Beyond The Black Rainbow Review: How I Tried To Avoid The Term “Fever Dream”

Beyond the Black Rainbow is a Canadian science fiction and pseudo-thriller film created by first time writer and director (from what I gleamed from IMDB) Panos Cosmatos. Beyond starts with a 60’s video reel explaining how Dr. Mercurio Arboria founded the Arboria Institute, a research facility that focuses on helping people better enjoy their lives through a mix of science and spiritualism. Years have passed from the spiritually raw 60’s to the nihilistic early 80’s and Dr. Arboria’s declining health has positioned his understudy, Dr. Barry Nyle, to take over the slowly dwindling compound. Wirey and far too into himself, Dr. Nyle spends his new found inherited complex for one single purpose; the study and (if he feels like it) treatment of a silent young girl named Elena. Truth be told, Dr. Nyle’s true goal isn’t to help Elena overcome the unspoken trauma that could explain her almost near-constant catatonic state. No, apart from an uncaring nurse named Margo, Dr. Nyle plans to use the Arboria Institute to probe his mental and sexual curiosity against Elena’s burgeoning telekinetic powers. All that’s left now is for Elena to try and escape the Arboria Institute.

Beyond’s Arboria Institute setting succeeds at instilling a feeling of pleasant claustrophobia mixed with warmth found only in the act of sitting next to a space heater.  If I was to compare Beyond to another film, it would be Hellavtor (otherwise known as The Bottled Fools) from director Hiroki Yamaguchi, as Beyond’s confined Arboria Institute patient rooms and red lit hallways remind me of Hellavator’s bedroom sized elevator. Enough time takes place in these windowless environments, with their walls covered in wood paneling, dense black polished enamel, or reflecting mirrors, that it creates this unworldly plane in an otherwise familiar early 80’s backdrop. From an interior perspective, while all the square red buttons and panels might conjure flashbacks to the film Cube, it doesn’t share Cube’s warehouse high-breathing room.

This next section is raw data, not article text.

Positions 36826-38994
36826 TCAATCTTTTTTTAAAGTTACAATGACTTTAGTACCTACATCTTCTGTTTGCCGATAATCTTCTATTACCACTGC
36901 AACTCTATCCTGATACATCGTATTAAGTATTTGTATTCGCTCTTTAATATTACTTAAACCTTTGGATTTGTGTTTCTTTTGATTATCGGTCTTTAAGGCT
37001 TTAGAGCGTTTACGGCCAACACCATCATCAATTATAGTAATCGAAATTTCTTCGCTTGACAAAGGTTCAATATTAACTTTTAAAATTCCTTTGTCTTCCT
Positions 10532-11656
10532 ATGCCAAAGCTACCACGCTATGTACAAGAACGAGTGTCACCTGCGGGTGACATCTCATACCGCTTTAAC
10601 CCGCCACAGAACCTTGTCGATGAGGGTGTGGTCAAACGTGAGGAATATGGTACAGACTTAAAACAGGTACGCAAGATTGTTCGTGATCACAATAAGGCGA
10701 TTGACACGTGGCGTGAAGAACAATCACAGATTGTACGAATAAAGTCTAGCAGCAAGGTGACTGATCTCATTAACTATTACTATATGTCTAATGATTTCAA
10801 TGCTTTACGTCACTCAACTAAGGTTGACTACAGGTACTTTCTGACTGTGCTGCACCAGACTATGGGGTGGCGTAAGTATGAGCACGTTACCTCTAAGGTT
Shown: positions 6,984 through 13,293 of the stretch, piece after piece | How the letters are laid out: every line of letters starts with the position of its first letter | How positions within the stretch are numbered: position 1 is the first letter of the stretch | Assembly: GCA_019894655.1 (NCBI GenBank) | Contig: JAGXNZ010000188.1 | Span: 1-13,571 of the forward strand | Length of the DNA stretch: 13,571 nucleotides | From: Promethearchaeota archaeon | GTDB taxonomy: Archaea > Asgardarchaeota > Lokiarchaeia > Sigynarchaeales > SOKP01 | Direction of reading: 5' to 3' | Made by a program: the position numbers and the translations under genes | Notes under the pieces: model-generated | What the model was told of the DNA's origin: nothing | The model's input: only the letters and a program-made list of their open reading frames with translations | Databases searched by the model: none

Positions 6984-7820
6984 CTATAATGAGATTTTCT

To put it nicely, Beyond The Black Rainbow is a film so visual-heavy, that the mere act of describing the warm moods of any one scene is as helpful as trying to get coherent creature designs from written depicts of Lovecraftian monstrosities. What’s nice about it, and this just comes from a personal preference of mine, is that it shows and doesn’t tell or explain. Elena’s later escape is a fantastic example of visuals first when she runs away from some of the other beyond-human inhabitants of the Institute. The two major ones in question are a decomposing creature tied up in a strait jacket and a faceless red automaton listed in the credits as a Sentionaut. The Sentionaut is great because it hints at a ton of unspoken things about the Arboria Institute. By this point, the Institute is practically devoid of any real staff, but its creations are still around. While this might piss off most viewers, I loved how the Sentioanaut wasn’t explained to death, like Dr. Nyle didn’t have an entire scene dedicated to explaining its origin story and inner workings. In other words, the story currently being told in the Arboria Institute is just one of potentially many, especially regarding its monsters.  It’s up to you, the viewer, to come up with why this thing exists, and it subtly builds the world by letting you fill in your own mystery.

Beyond is also filled with certain visual editing nuisances. The Arboria Institute promotional video that starts the film is presented letter-boxed and the film print has intentional cigarette burns and the occasional vertical line imperfection. Little bits like these give Beyond, a film released as recently as 2010, this awesome almost forgotten VHS tape quality.